The concept pertains to the muscular organs of the gastrointestinal tract, the esophagus, stomach, small intestine, gallbladder, and colon that are controlled by nerves. What is meant by the word, functional, is that either the muscles of the organs or the nerves that control the organs aren’t working normally, and, because of this, the organs usually do not function normally, and the dysfunction causes the outward symptoms. The nerves that control the organs include not only the nerves that lie within the muscles of the organs but also the nerves of the spinal cord and brain. Treatment in indigestion for which there is absolutely no other cause found, is primarily with education along with smooth muscle relaxant and promotility drugs. There also might be a role for anti-depressant drugs and dietary changes.
They include over-the-counter drugs such as for example omeprazole (Prilosec) and prescription drugs such as for example pantoprazole (Protonix). These drugs decrease the release of acid from the stomach lining.
Most of the outward indications of indigestion can be explained on the basis of reduced activity of the gastrointestinal muscles that results in slowed transport (transit) of food through the stomach and intestine. (It is clear, as discussed previously, that there are other causes of these symptoms in addition to slowed transit.) Such medical indications include nausea, vomiting, and abdominal bloating. When transit is severely affected, abdominal distention (swelling) also may occur and can bring about abdominal pain.
Drugs that specifically relax the muscles of the stomach are being developed, but more clinical trials showing their benefit are essential. The initial approach to dyspepsia, whether treatment or testing, depends on the patient’s age, symptoms and the duration of the symptoms.
But according to Flook, itâ€™s hard to predict what, if anything, can help. â€œThe measures that make an improvement to dyspepsia are a very individual matter. Possible triggers include eating large and late meals, caffeine, alcohol, fatty meals, NSAIDs [non-steroidal anti-inflammatory drugs such as for example ibuprofen] along with other medications.â€ Exercise, relaxation techniques, psychological therapies and acupuncture may help, but evidence is tricky to find since it hasnâ€™t been a study priority, says Ford.
Chocolate, tomatoes, oranges, and mint are common culprits of heartburn. The good news is, these symptoms usually resolve after your baby is born. Yesterday evening I woke with a bad pain in my right upper arm. That followed with indigestion.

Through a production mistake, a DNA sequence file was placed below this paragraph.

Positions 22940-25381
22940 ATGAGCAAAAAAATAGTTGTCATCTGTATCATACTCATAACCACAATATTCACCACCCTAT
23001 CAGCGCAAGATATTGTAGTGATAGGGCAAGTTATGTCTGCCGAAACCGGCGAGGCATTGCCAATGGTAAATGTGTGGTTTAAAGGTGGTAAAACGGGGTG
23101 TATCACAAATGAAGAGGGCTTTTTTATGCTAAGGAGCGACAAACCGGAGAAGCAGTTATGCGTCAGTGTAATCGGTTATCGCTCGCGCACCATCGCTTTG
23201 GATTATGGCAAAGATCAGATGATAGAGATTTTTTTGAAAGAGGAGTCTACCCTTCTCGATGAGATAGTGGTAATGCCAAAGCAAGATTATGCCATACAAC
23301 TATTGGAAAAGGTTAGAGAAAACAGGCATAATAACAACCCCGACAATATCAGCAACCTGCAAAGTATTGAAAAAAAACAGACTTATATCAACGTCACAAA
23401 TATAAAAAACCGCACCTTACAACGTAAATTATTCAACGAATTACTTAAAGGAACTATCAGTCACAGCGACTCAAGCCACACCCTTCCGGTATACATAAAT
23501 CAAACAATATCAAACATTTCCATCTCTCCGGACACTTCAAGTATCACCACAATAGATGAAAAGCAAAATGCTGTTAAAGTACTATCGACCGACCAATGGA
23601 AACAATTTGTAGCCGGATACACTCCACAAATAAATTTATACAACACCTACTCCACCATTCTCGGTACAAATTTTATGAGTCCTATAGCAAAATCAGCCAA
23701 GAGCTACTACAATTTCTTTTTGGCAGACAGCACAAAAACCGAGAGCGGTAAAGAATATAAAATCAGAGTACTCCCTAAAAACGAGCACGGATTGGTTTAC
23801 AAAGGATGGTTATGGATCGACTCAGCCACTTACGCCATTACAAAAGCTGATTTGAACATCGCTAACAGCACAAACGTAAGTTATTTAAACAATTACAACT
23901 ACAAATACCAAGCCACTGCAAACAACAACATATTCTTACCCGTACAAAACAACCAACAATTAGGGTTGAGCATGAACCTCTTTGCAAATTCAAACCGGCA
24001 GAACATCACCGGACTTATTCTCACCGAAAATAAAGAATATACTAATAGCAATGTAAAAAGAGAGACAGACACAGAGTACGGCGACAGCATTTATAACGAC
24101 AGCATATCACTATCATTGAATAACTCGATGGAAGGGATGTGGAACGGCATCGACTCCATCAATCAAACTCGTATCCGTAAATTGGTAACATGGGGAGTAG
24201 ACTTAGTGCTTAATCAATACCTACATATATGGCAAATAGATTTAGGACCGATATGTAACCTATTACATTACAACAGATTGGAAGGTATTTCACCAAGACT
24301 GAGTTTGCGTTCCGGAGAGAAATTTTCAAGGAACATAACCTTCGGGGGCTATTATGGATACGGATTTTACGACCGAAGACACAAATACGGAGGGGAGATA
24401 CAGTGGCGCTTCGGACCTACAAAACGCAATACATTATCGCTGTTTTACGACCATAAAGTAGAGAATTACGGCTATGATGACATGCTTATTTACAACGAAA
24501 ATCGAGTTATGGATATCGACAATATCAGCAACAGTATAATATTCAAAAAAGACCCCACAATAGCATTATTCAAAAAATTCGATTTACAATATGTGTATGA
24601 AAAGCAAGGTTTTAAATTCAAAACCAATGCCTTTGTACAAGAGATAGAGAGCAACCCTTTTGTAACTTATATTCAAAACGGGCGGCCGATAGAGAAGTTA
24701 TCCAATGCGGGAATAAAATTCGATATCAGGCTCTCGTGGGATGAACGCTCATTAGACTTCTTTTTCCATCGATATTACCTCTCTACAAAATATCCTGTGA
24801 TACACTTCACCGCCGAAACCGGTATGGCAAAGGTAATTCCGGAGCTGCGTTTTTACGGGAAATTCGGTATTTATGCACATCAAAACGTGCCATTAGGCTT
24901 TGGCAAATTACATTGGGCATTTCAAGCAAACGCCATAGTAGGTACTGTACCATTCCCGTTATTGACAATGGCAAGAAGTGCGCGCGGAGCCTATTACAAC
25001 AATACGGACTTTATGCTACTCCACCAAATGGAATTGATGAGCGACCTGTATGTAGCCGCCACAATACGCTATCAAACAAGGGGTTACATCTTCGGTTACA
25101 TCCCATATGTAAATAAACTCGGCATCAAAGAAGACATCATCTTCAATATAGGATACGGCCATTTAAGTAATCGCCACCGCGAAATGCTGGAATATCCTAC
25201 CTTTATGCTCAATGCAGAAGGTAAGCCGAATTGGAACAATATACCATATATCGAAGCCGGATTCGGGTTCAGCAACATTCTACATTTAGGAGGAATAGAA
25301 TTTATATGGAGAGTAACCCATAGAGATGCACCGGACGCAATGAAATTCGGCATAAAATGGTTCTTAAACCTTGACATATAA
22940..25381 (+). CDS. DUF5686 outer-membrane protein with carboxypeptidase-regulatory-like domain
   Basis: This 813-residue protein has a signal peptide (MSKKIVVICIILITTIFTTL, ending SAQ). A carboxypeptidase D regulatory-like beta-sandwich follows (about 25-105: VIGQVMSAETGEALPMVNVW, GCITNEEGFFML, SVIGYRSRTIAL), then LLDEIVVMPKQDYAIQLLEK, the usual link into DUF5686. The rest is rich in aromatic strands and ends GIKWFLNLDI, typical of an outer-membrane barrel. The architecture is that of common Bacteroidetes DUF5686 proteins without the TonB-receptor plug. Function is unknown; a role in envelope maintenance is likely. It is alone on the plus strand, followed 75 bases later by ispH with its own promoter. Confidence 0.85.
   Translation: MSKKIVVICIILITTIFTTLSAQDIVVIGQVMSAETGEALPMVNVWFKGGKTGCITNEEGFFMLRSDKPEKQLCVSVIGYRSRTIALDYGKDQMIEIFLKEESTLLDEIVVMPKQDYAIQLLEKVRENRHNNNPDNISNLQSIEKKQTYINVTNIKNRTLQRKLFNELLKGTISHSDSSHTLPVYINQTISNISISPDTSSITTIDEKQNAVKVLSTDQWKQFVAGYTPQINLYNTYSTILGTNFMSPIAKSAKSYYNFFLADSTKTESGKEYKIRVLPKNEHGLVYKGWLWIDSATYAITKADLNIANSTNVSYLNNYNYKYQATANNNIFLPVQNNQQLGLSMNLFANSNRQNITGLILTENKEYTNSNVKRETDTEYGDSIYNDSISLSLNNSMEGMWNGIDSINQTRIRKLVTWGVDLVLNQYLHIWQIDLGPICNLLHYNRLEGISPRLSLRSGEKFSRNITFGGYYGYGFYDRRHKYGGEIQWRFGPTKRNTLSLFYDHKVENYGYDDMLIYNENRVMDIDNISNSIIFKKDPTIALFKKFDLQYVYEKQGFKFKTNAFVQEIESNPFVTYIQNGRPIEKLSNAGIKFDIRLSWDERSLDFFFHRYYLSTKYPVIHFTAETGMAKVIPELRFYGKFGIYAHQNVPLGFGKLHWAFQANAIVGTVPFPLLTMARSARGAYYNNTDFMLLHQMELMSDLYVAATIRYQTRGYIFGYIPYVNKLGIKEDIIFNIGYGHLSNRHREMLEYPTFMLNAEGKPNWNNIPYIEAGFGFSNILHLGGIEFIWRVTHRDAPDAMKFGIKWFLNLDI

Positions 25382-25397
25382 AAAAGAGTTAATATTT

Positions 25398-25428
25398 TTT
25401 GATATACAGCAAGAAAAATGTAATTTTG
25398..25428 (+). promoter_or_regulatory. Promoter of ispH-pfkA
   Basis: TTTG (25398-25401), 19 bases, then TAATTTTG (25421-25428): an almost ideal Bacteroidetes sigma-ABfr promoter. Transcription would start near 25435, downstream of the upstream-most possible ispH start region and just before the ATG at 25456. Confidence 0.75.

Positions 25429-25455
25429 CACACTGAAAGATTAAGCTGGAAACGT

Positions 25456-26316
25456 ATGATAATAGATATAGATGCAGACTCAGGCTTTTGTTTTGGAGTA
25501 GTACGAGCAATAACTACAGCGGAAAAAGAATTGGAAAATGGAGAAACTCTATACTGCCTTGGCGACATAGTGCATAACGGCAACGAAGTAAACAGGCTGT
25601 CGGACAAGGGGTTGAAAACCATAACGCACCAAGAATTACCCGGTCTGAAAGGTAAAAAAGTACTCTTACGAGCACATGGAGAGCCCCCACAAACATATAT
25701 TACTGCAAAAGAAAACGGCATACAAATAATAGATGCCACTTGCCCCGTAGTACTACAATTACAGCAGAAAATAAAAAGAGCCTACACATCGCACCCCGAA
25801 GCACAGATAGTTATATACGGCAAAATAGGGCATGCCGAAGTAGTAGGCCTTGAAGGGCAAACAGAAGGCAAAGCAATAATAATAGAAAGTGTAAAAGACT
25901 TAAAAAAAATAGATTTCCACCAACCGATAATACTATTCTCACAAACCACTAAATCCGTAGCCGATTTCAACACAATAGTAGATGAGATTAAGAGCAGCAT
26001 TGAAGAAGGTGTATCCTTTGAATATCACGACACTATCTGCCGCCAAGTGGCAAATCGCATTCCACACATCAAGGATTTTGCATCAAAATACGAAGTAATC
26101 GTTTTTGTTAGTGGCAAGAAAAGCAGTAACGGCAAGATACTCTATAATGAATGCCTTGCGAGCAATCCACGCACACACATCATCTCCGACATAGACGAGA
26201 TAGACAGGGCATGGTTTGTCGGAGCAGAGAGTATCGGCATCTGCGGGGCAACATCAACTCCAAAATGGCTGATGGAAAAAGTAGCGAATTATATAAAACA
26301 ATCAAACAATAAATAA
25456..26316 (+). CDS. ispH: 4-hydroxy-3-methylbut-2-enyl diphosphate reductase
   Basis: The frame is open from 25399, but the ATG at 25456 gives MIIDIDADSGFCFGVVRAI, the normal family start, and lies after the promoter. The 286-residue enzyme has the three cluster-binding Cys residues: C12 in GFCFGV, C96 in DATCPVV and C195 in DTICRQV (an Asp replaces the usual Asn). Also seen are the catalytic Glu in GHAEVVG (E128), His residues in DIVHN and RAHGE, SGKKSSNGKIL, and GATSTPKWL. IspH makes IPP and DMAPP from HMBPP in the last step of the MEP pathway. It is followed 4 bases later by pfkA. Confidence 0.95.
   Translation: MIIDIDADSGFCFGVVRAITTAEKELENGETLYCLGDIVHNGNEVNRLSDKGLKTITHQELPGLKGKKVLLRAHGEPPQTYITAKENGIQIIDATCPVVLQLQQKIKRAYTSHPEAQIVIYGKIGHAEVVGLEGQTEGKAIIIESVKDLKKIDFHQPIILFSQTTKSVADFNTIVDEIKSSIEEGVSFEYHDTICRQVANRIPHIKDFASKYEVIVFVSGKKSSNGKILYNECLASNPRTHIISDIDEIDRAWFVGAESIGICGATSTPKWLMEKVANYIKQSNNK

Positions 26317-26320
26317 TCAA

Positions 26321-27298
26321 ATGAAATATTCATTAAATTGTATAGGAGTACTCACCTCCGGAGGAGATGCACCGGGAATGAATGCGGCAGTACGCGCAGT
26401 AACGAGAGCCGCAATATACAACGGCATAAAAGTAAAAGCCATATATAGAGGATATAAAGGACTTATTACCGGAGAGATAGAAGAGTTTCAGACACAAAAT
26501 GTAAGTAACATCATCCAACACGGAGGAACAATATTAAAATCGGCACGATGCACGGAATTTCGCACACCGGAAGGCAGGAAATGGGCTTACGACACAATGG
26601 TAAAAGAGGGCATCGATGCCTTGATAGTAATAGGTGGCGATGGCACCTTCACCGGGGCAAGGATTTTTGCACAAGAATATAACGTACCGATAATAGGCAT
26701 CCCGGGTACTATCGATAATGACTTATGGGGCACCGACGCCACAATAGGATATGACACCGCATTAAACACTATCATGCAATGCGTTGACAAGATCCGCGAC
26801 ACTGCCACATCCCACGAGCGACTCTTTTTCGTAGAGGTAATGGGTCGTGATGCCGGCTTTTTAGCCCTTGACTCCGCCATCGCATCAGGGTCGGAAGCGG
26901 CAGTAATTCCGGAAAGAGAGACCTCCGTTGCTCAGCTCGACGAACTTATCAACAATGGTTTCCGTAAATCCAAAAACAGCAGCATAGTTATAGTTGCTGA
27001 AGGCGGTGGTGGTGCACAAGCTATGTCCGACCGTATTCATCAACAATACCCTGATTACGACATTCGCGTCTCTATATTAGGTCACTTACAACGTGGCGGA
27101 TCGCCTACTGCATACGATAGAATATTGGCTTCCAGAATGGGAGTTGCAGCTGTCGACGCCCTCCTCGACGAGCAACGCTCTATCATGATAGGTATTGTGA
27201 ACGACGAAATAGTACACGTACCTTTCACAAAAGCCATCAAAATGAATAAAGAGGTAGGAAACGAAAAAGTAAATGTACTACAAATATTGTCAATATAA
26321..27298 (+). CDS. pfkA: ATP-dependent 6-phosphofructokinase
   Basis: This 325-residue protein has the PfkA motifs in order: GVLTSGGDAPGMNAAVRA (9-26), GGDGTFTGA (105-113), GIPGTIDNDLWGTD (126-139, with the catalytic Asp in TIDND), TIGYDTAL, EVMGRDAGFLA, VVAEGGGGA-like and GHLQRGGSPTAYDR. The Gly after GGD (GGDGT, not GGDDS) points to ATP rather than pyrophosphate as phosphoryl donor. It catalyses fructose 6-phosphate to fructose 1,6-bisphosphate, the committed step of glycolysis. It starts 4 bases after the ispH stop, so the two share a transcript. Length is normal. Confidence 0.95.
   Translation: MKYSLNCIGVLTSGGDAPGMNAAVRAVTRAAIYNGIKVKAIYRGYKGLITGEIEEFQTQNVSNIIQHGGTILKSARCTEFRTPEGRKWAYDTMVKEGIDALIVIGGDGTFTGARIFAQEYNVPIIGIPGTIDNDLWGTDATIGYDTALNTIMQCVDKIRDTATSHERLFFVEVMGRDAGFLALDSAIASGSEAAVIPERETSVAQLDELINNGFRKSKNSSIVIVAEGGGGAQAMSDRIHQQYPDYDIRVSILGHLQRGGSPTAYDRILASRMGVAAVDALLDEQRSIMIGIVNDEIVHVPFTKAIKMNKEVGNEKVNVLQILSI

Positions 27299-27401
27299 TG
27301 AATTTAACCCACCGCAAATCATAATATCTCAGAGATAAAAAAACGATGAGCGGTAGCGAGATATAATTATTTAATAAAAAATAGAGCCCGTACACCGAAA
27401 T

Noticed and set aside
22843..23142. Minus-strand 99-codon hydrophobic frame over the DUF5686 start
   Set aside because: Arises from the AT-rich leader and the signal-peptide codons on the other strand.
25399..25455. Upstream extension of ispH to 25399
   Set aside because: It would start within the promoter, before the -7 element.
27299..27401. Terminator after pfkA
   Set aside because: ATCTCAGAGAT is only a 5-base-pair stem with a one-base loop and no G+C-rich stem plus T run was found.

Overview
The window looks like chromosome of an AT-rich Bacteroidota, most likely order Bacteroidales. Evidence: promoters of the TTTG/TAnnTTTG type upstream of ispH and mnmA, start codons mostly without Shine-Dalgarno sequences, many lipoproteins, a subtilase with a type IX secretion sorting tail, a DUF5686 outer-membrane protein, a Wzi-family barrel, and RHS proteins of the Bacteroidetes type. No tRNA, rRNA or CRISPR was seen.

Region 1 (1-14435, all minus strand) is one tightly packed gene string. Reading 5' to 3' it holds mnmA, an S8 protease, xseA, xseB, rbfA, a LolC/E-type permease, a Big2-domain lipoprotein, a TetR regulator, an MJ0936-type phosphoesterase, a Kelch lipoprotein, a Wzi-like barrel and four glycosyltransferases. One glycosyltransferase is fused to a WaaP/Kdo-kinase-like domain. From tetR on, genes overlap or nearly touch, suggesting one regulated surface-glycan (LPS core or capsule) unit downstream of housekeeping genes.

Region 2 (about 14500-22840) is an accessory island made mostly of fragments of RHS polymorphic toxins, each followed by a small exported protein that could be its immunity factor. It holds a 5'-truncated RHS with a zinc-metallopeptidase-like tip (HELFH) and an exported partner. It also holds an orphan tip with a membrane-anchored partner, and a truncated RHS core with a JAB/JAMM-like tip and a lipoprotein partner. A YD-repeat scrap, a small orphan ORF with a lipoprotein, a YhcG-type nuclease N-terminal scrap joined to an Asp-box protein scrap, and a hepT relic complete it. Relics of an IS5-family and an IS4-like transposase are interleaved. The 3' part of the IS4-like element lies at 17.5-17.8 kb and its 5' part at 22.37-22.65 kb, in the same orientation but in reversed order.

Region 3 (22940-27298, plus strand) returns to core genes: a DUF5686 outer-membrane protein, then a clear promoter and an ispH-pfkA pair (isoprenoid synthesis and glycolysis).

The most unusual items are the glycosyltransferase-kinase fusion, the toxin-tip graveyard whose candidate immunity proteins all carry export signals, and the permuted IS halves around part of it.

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This means a few of your stomach contents can come back up into your oesophagus (called reflux). You may also have indigestion because your growing baby in your uterus (womb) presses against your stomach.
It will usually be considered a pressure, ache or tight band of pain on the left side of your chest. It can then spread up to your neck and jaw and make you breathless, faint and sweaty.
A lot of people with wind and bloating donâ€™t have an underlying health problem. But flatulence can often be the effect of a condition such as constipation, irritable bowel syndrome or lactose intolerance. If H. pylori bacterial infection is causing your indigestion (see Diagnosis of indigestion), your GP may recommend an assortment of medicines. You may want to take antibiotics to kill off the bacteria and proton pump inhibitors to reduce how much acid your stomach makes.
In addition to causing heartburn, excess gastric acid may also cause bleeding sores (ulcers) in the stomach; these, too, are treated with PPIs, among other drugs. If indigestion is the effect of a disease or medical condition, the prognosis is varied and dependent upon the resolution of that condition. Some conditions such as ulcers, GERD, and gastritis respond readily to medications.
My cardiac enzymes were elevated, my EKG was so weird the ER doc called 5 cardiologists. I was hypotensive, tachycardic and could feel the fluids filling up in my own lungs. If I went to the Dr each time I had one of these symptoms (arm pain, back pain, neck pain, chest pain, etc) I’d be in the er almost daily. How are we supposed to really know? Scary.